Helicopter parenting is the latest way parents can ruin children–at least that is what the popular press would have you believe. In this post, Stephanie Medley-Rath details how she goes about assessing media claims on the topic.
Have you heard the news? Helicopter parents are ruining their kids? Here are just a few of the recent headlines:
- ‘Helicopter Parenting’ Hurts Kids Regardless of Love or Support, Study Says (Time)
- Dangers of Helicopter Parenting when your Kids are Teens (Chicago Tribune)
- There’s a Parenting Trend Taking Over the US, and its Changing Children Everywhere (Business Insider)
- More Research says Helicopter Parenting Backfires (New York Daily News)
- How Helicopter Parenting are Ruining College Students (The Washington Post)
I clicked on one titled “Kids of Helicopter Parents are Sputtering Out” (Slate) and read it looking to see which of the author’s claims were supported by empirical data (i.e. data gathered via scientific observation or experimentation) and which other claims were only supported by anecdotal data or anecdata (i.e. data that comes from a single person’s non-scientific observations of the world they live in).
How to Scrutinize an Article
My goal for this piece is to not get at the “truth” of helicopter parenting. Instead, I want to show you how I go about judging the credibility of an author’s claims. But first, what is helicopter parenting? Helicopter parents are perceived to be overinvolved in their child’s lives to the point the child can not make decisions for themselves.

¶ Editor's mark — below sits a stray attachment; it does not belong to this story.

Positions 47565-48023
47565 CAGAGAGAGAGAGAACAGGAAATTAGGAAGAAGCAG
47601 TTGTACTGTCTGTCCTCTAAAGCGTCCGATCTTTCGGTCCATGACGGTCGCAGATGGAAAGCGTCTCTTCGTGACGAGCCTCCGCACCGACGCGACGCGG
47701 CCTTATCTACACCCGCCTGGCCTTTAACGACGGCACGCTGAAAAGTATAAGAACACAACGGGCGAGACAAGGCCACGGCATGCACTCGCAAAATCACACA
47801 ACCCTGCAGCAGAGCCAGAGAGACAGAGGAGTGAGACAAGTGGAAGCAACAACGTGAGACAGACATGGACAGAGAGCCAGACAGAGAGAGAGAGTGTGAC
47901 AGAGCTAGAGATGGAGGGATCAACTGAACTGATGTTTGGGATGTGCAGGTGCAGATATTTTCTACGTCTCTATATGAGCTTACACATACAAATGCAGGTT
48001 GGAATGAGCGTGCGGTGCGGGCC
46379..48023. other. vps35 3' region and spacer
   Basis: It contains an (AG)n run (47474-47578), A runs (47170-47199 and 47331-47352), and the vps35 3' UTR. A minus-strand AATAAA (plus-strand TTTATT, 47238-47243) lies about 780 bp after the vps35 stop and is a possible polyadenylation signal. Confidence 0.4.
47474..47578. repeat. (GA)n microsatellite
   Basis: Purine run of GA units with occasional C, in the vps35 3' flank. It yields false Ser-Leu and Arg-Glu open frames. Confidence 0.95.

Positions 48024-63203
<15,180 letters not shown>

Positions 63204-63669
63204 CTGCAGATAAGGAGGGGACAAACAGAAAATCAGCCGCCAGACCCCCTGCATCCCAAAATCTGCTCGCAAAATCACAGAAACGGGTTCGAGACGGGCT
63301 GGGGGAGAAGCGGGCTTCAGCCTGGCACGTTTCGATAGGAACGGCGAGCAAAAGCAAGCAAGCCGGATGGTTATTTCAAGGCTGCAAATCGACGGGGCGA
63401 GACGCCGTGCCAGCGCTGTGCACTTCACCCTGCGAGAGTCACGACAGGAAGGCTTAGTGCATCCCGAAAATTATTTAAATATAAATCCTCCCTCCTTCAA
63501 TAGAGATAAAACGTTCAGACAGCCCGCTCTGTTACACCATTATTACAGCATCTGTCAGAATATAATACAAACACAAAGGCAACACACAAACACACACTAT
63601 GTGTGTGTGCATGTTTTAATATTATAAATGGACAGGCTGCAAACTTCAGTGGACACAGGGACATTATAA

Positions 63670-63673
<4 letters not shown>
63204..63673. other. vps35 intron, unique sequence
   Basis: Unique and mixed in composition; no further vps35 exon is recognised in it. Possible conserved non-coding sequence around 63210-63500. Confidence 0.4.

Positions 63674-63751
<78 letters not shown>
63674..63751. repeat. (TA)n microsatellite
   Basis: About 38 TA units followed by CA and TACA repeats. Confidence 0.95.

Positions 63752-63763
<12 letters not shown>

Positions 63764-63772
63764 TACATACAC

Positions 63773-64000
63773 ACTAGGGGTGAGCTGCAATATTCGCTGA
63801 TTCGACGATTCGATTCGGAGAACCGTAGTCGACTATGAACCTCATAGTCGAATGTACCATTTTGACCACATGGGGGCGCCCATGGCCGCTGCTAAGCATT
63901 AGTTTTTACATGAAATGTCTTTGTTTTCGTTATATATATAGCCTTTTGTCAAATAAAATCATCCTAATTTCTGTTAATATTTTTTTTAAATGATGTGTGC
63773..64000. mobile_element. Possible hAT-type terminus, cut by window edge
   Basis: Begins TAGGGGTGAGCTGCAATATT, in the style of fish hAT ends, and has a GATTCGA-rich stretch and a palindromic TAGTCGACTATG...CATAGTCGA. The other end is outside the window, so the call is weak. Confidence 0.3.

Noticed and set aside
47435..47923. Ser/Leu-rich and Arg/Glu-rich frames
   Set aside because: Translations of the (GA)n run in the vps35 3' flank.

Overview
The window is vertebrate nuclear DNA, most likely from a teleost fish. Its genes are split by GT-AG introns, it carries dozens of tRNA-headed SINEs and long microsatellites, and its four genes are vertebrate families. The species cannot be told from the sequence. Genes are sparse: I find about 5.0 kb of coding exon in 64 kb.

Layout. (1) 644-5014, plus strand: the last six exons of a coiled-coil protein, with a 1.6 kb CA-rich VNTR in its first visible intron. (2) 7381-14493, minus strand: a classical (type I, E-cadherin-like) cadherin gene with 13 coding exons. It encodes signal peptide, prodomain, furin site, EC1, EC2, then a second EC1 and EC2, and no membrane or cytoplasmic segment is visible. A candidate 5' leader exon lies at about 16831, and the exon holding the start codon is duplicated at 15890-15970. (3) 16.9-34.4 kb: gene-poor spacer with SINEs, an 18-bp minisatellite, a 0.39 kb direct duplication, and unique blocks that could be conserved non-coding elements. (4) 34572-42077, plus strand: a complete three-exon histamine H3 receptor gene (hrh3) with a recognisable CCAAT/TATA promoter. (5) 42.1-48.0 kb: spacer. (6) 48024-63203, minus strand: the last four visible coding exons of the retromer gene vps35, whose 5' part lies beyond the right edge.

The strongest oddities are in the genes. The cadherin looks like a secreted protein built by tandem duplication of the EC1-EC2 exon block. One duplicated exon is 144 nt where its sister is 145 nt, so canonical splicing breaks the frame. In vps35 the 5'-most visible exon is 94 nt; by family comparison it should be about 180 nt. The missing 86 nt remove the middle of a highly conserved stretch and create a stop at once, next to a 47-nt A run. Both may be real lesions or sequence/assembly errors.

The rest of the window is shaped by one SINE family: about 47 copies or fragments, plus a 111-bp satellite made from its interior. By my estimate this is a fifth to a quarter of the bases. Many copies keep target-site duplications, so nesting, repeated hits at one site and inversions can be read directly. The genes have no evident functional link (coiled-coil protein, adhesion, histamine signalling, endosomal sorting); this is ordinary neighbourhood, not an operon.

The first thing I do to establish an article’s credibility is to examine the author’s credentials….
Fathers Day is a day to celebrate the contributions that fathers make to all of our lives. One of the main contributions any parent makes is performing the labor it takes to have a clean house, have children who are clean/dressed, and all of the other housework tasks it takes to “produce the family” everyday. In this post Nathan Palmer explores the research on how heterosexual couples divvy up these tasks and invites dads everywhere to reflect on gender inequality.
It’s Fathers Day! So before I do anything else, I want to wish a happy Fathers Day to all of my fellow dads out there.
This got me thinking about the work of parenting. Because make no mistake, parenting is WORK. You have to feed your kids, wash’em, learn’em, drive them everywhere under the sun, and don’t get me started on all of the gross things I’ve done in the name of parenting. Now factor in all of the indirect parental work: grocery shopping, cooking, cleaning the house, etc. It’s A LOT of work.
Sociologists have long been interested in the work of parenting and specifically how that labor is divided up between parents. And the research is clear: women do more housework than men. For instance, one study compared time use journals of men and women from 1976 to those from 2005. These researchers found that while the gender inequality had decreased, women still performed more hours of housework than their male counterparts Stafford 2008. This finding holds true even if both men and women work outside the home (Stohs 2000).
We all (even sociologists) react to others, to ideas, to objects based on the culture we live in. In this post, Bridget Welch attempts to take a big cultural step back to look at boobs in a new light.
“Have you seen this? There’s a breastfeeding doll. What’s your opinion on that?” my husband says to me.